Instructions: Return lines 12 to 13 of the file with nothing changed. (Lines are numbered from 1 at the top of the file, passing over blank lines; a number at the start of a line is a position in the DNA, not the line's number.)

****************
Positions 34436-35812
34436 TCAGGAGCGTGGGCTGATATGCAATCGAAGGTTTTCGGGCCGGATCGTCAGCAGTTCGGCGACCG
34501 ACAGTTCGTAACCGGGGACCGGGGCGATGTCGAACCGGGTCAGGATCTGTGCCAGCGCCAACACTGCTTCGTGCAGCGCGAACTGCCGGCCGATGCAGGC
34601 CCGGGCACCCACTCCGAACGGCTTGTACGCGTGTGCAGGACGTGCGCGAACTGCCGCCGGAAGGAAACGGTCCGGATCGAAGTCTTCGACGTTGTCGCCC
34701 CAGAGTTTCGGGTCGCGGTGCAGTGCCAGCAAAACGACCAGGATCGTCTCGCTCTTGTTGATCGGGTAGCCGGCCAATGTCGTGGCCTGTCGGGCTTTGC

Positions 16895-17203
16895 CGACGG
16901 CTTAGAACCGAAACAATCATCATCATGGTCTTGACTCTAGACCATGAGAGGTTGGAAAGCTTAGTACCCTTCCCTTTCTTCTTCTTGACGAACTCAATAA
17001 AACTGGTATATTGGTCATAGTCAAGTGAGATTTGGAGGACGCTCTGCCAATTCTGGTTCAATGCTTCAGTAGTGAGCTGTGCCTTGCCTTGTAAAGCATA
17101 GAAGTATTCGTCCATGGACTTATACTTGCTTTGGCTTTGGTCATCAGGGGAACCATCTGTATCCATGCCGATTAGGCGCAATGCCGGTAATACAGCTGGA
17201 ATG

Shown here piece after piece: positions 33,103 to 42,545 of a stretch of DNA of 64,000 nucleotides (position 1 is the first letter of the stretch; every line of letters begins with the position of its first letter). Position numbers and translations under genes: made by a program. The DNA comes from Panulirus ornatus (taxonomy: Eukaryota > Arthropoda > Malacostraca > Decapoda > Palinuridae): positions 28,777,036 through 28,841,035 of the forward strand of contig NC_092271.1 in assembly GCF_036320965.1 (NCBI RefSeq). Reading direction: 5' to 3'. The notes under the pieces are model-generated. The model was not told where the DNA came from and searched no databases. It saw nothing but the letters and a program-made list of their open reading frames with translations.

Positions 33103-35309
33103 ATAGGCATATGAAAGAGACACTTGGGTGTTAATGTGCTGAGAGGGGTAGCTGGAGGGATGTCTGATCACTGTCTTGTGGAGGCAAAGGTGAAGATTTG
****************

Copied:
Shown here piece after piece: positions 33,103 to 42,545 of a stretch of DNA of 64,000 nucleotides (position 1 is the first letter of the stretch; every line of letters begins with the position of its first letter). Position numbers and translations under genes: made by a program. The DNA comes from Panulirus ornatus (taxonomy: Eukaryota > Arthropoda > Malacostraca > Decapoda > Palinuridae): positions 28,777,036 through 28,841,035 of the forward strand of contig NC_092271.1 in assembly GCF_036320965.1 (NCBI RefSeq). Reading direction: 5' to 3'. The notes under the pieces are model-generated. The model was not told where the DNA came from and searched no databases. It saw nothing but the letters and a program-made list of their open reading frames with translations.

Positions 33103-35309